Subscription based music is said to be a dream for consumers. Pay a single monthly fee and stream all the music you want. How’s it working out on the flip side of the coin, for the artist?
Figuring out just how lucrative streaming services like Spotify or Apple’s iTunes Match cloud feature, which streams you songs you already own from the cloud, is tough. Mostly, that’s because there is a lack of transparency from both parties. The artists are at times reluctant to share numbers and the streaming services don’t want those deals exposed either.
There were some interesting numbers shared today on Twitter by Josh Davison of Centro about streaming revenue garnered from his band Parks and Gardens on both Spotify and iTunes Match. It shows just how little each song play nets for the artist.
Josh Davison @stringbot: Correction: iTunes Match pays $0.00330526797710 per stream. Spotify actually pays us more, at $0.00966947678815 per stream.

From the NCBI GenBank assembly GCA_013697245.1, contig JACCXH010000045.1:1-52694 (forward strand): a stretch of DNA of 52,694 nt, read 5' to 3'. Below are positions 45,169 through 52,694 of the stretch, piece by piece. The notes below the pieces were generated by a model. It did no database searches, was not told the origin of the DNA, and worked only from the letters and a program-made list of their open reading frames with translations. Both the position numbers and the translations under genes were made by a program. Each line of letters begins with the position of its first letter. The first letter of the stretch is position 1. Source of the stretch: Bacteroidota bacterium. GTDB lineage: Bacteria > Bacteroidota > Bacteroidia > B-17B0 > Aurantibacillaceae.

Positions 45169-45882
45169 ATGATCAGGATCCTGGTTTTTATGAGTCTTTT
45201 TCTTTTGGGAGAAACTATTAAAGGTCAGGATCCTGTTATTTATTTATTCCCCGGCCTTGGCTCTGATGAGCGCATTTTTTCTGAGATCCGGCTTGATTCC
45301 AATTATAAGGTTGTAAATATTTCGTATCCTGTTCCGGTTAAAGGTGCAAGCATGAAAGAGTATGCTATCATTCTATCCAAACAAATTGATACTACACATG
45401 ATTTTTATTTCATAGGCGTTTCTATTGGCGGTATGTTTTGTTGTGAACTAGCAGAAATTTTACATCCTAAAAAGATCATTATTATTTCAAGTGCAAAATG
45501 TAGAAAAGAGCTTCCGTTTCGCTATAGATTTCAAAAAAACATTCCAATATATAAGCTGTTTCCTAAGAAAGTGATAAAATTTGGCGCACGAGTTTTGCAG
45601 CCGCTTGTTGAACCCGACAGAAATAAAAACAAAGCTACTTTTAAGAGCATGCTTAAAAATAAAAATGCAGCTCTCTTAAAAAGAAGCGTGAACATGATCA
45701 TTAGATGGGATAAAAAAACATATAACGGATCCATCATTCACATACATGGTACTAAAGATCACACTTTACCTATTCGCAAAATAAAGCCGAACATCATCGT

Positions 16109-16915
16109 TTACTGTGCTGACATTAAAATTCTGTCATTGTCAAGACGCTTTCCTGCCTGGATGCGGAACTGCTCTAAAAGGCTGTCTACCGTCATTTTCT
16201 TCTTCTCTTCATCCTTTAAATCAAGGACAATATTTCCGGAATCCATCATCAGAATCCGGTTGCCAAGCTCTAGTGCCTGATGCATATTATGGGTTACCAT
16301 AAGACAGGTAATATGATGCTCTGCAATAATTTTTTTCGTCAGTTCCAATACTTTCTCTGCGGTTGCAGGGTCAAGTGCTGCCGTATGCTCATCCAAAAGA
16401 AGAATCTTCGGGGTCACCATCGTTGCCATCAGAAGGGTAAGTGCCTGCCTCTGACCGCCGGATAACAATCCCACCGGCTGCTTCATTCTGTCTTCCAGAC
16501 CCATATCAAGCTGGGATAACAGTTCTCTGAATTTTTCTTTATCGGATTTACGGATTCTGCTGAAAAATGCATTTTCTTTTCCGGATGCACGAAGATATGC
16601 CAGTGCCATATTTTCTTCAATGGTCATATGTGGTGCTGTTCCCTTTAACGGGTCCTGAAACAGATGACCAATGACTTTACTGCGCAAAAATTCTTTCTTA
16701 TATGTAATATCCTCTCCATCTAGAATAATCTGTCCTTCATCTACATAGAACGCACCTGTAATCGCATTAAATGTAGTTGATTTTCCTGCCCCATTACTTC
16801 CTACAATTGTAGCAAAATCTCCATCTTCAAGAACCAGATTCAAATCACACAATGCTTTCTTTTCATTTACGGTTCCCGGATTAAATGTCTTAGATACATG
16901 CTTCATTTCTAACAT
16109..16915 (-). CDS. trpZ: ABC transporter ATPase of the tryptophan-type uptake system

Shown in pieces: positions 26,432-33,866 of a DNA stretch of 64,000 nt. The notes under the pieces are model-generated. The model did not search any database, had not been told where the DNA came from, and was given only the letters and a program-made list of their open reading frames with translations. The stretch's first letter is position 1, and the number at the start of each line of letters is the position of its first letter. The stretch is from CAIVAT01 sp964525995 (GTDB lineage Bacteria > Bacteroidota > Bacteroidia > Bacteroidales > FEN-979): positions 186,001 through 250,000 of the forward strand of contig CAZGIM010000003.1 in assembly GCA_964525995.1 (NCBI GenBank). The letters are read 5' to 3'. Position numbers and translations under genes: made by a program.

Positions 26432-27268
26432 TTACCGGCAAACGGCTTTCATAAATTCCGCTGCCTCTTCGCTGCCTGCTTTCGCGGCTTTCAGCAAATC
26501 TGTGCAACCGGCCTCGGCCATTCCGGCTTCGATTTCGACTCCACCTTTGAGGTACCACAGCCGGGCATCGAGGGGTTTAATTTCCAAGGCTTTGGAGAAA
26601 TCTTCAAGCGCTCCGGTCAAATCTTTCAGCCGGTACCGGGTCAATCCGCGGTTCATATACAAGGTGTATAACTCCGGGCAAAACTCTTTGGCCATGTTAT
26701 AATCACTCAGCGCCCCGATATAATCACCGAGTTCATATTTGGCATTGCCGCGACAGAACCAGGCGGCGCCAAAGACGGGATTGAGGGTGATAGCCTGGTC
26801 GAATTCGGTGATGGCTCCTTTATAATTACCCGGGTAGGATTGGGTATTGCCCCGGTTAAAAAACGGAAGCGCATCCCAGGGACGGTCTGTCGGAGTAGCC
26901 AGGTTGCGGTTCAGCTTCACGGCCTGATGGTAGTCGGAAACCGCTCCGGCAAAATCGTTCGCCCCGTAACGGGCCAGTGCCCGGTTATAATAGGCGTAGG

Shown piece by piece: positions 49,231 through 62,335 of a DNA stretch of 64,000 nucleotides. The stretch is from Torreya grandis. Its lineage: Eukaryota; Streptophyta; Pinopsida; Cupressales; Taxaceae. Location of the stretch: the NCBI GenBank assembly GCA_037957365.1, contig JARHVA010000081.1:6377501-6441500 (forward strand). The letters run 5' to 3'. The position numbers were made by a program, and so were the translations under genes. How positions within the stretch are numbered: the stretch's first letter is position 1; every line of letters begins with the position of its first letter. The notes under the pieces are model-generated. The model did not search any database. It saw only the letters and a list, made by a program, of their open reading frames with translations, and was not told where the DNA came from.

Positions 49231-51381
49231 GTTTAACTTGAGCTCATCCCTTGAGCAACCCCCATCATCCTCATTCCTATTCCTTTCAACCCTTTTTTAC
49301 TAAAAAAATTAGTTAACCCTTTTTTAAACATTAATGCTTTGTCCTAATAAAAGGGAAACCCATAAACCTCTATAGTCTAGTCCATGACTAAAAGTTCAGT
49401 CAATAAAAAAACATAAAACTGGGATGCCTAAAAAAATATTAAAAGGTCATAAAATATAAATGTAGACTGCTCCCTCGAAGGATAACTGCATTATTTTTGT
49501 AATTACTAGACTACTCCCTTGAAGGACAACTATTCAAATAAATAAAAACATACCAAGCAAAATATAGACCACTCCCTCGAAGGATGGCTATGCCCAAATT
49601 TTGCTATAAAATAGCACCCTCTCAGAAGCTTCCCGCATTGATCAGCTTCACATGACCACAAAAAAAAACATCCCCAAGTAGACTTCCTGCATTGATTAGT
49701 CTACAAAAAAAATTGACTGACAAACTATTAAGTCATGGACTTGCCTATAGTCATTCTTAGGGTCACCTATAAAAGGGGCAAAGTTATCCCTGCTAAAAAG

Parks and Gardens needs just over 3 plays for any song to get a penny of revenue from a track on iTunes Match. They pay distribution service TuneCore $50 a year to get their music out on the services. So, it would take over 15,217 plays of their songs on iTunes Match just to break even. On Spotify they’d need to see 5,171 plays.
One point to remember is that on iTunes Match, the earnings are basically a bonus on top of the outright purchase of a song.
In the case of small artists the streaming numbers wouldn’t even come close to breaking even.
So, if you hear a song you like on your streaming service, why not do the artists a favor and buy the track or album outright? They’re not exactly getting rich from the streaming revenues.